Onions are native to Asia and the Middle East and have been grown for thousands of years. They were popular in Egypt, being used as currency and as gifts placed in tombs, including King Tutankhamen's. Poor people throughout the world often used the inexpensive vegetable to add flavor to a meal, thanks to its pungency. Christopher Columbus is credited for bringing onions to the West Indies and their cultivation spread throughout the Western Hemisphere.

Onions are high in vitamin C and fiber and are low in calories. Onions can do a lot to help your body including bone support, especially for post-menopausal women, connective tissue and anti-inflammatory benefits, and protection against cancer. Moderate onion intake (3 to 5 servings per week) has proven to reduce the risk of colorectal, ovarian, and laryngeal cancer. Onion is not as well researched in humans as it is in animals, but animal studies have also shown that onions decrease blood sugar levels and prevents blood platelet clotting and bacterial infections. Moderate to daily intake of onions is necessary for all healthy results along with a balanced diet.

Three Onion Potato Casserole

Recipe courtesy Rosalie Rubaum from
Prep time: 15 min.   Cook time: 1 hr.   


2 large packages Hashbrown Potato patties (8) defrosted and broken apart in large mixing bowl
1 can cream of chicken soup or cream of celery (for kosher)
1 large bunch green onions, chopped
1/4 c. chopped onions
1/2 c. Dijon mustard
2 c. sour cream
1/2 c. milk (nonfat)
1 to 2 c. cheddar or Jack cheese (for spicy, use jalapeno jack)
1 small can French Fried Onions, for topping


Mix all ingredients together, except the fried onions. Put into deep casserole. Top with onions. Bake in a preheated 350 degree oven for 1 hour until golden on top. Can be made ahead a couple of days. Do not bake until ready to use. Can also be frozen.

  • ADDENDUM TO THREE ONION POTATO CASSEROLE: To make hash-brown potatoes from scratch:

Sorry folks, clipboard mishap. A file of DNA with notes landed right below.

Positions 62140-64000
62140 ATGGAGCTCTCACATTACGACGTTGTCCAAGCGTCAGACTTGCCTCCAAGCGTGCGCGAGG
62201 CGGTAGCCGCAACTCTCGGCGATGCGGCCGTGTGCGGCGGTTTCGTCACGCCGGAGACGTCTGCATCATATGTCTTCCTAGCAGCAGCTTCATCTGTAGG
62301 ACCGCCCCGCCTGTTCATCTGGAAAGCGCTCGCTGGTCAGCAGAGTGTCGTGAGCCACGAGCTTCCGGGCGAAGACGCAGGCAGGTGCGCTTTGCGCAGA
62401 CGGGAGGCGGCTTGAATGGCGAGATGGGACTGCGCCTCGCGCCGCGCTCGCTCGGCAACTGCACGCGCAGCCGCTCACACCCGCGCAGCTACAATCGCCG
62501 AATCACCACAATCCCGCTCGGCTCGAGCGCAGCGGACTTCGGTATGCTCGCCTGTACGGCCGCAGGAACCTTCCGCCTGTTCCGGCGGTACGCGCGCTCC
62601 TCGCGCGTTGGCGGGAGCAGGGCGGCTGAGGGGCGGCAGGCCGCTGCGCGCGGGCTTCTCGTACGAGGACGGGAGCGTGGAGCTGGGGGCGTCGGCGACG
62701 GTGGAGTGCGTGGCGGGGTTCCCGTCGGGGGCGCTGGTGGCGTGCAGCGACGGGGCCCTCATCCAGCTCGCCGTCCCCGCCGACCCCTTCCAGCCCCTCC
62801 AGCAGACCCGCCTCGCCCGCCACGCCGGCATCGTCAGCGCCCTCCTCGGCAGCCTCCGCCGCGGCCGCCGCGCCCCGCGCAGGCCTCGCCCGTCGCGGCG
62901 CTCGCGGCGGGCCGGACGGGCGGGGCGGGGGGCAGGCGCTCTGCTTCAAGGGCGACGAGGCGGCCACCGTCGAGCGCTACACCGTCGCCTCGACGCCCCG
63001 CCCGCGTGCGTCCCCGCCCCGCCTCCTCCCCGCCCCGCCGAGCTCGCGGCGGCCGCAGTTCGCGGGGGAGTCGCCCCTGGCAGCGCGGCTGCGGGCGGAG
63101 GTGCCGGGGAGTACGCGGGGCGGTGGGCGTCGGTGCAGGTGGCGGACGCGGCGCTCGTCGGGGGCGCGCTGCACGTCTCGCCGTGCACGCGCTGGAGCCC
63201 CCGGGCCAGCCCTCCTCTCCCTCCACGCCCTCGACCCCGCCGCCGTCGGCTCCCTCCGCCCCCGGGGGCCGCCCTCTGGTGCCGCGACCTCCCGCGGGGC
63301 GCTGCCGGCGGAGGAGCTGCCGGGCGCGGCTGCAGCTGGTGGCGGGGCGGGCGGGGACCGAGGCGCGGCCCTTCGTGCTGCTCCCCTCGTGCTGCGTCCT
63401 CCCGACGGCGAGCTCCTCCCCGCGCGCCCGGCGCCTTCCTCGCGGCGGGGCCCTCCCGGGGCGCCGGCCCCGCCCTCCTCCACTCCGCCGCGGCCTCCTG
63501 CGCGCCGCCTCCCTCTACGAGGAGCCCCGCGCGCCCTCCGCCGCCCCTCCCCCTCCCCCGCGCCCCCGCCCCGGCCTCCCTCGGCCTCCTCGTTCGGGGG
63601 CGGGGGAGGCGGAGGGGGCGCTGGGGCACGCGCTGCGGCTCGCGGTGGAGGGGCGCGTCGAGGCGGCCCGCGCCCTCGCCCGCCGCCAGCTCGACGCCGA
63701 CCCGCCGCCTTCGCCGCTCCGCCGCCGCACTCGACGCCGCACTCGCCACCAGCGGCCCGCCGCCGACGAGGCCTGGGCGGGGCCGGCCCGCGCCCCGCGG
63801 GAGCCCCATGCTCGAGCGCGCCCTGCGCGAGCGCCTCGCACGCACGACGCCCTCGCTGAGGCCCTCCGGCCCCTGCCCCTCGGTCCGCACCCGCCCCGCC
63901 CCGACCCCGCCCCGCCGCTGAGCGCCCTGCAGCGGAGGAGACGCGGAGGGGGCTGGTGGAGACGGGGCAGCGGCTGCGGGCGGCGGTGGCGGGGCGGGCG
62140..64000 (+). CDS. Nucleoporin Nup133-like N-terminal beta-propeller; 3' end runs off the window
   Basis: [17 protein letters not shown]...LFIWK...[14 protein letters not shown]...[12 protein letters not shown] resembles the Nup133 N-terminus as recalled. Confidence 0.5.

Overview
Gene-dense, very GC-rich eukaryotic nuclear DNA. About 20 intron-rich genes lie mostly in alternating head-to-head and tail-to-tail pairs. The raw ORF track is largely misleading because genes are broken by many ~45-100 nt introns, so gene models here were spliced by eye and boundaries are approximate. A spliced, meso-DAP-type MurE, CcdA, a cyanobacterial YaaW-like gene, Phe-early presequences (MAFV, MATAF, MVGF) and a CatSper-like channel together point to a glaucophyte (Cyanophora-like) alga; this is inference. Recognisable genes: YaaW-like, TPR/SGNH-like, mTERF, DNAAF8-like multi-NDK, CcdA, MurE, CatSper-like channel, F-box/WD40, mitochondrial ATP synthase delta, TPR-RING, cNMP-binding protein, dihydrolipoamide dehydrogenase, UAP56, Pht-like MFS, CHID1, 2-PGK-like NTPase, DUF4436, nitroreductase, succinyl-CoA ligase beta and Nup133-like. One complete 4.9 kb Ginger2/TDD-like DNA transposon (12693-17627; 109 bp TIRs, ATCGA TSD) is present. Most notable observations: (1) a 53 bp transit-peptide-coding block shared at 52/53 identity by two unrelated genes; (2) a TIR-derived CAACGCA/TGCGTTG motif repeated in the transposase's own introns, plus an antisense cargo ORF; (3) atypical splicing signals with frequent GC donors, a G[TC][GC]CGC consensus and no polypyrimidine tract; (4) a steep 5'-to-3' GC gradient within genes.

Rinse potatoes. Peel potatoes and shred. Soak in water for at least a 1/2 hour to remove starch. Saute drained potatoes in butter or oil until cooked to the 3/4 point Set aside.
    Resume with regular recipe preparation.

    Baked Sweet Onions

    Prep time: 5 min.   Cook time: 2 hr.   Serves: 4


    4 large sweet onions peeled
    Coarse salt and coarsely-ground pepper to taste
    4 tsp. butter
    Traditional Aceto Balsamico (aged Balsamic Vinegear), optional


    Preheat oven to 250 degrees F. Place onions into a baking dish with approximately 1 inch of water. Bake, uncovered, 2 hours or until onions are soft when you squeeze them.
    Remove from oven and place onto a cutting board; pull back brown skins and cut them off at the roots. Transfer onto a serving platter and season each with salt, pepper and 1 teaspoon butter.

Friday, June 1, 2012

Veggie of the Week: Cantaloupe

Cantaloupe is the most popular melon variety in the U.S. today and has been enjoyed by many civilizations throughout history. The exact origin of the fruit is unknown, though thought to be from either India, Africa, or ancient Persia. They were brought to America during colonial times but did not become widely grown and sold until the late 19th century. 

Cantaloupes have loads of vitamin A because of the concentrated amount of beta-carotene. Additional nutritional benefits include vitamin C, potassium, and fiber. Research promotes cantaloupe as preventing loss of vision in adults and helps counteract the vitamin A deficiency associated with smoking.
To get the most antioxidants out of a cantaloupe, be sure to choose a fully ripened one. Because melons are picked before they are fully ripened, you can leave the melon out at room temperature for a few days allowing it to soften and become juicier. Be sure to store the ripe melon in the refrigerator and especially after it has been cut because salmonella contamination becomes more prevalent.

Skewered Cantaloupe

Prep time: 15 min.   Cook time: 6 min.   Serves: 4


1 cantaloupe-peeled, seeded, cubed
1/4 c. butter
1/2 c. honey
1/3 c. chopped fresh mint leaves


1. Preheat grill for medium heat.
2. Thread cantaloupe chunks onto 4 skewers.
3. In small saucepan, heat butter and honey until melted. Stir in mint. Brush onto cantaloupe skewers.
4. Lightly oil grate. Grill skewers for 4 to 6 minutes, turning to brown all sides. Serve with remaining sauce.  

Prosciutto - Cantaloupe Bites


Yield: 8 skewers


16 cantaloupe cubes
a package slice prosciutto
1 lime, juice
2 teaspoons extra virgin love oil
pinch of crushed chili flake
1 tablespoon finely chopped mint
Bamboo skewers


  • Combine lime juice, olive oil, and chili flake, whisk well. Set aside
  • Cut prosciutto in half lengthwise. You will get 2 slices out of 1 slice.
  • Wrap one cube with presliced prosciutto and secure it on a skewer one at a time. 2 wrapped cantaloupes per skewer.
  • Arrange them on a serving plate and drizzle with oil mixture. 
  • Sprinkle finely chopped mint when serving